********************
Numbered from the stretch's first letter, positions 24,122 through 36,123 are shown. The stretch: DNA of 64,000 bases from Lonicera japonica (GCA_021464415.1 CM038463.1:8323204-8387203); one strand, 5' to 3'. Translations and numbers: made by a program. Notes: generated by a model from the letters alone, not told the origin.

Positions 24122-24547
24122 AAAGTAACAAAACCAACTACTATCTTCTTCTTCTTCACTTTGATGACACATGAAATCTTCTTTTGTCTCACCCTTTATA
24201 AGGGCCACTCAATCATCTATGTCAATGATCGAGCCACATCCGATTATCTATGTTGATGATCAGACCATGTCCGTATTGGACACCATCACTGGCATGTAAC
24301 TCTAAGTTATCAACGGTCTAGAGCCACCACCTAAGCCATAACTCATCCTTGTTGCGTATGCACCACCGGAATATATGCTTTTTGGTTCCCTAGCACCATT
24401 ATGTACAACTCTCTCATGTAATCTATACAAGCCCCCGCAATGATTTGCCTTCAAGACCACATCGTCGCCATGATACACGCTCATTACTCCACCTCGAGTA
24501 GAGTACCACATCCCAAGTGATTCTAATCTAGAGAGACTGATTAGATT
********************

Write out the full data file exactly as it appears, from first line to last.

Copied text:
Numbered from the stretch's first letter, positions 24,122 through 36,123 are shown. The stretch: DNA of 64,000 bases from Lonicera japonica (GCA_021464415.1 CM038463.1:8323204-8387203); one strand, 5' to 3'. Translations and numbers: made by a program. Notes: generated by a model from the letters alone, not told the origin.

Positions 24122-24547
24122 AAAGTAACAAAACCAACTACTATCTTCTTCTTCTTCACTTTGATGACACATGAAATCTTCTTTTGTCTCACCCTTTATA
24201 AGGGCCACTCAATCATCTATGTCAATGATCGAGCCACATCCGATTATCTATGTTGATGATCAGACCATGTCCGTATTGGACACCATCACTGGCATGTAAC
24301 TCTAAGTTATCAACGGTCTAGAGCCACCACCTAAGCCATAACTCATCCTTGTTGCGTATGCACCACCGGAATATATGCTTTTTGGTTCCCTAGCACCATT
24401 ATGTACAACTCTCTCATGTAATCTATACAAGCCCCCGCAATGATTTGCCTTCAAGACCACATCGTCGCCATGATACACGCTCATTACTCCACCTCGAGTA
24501 GAGTACCACATCCCAAGTGATTCTAATCTAGAGAGACTGATTAGATT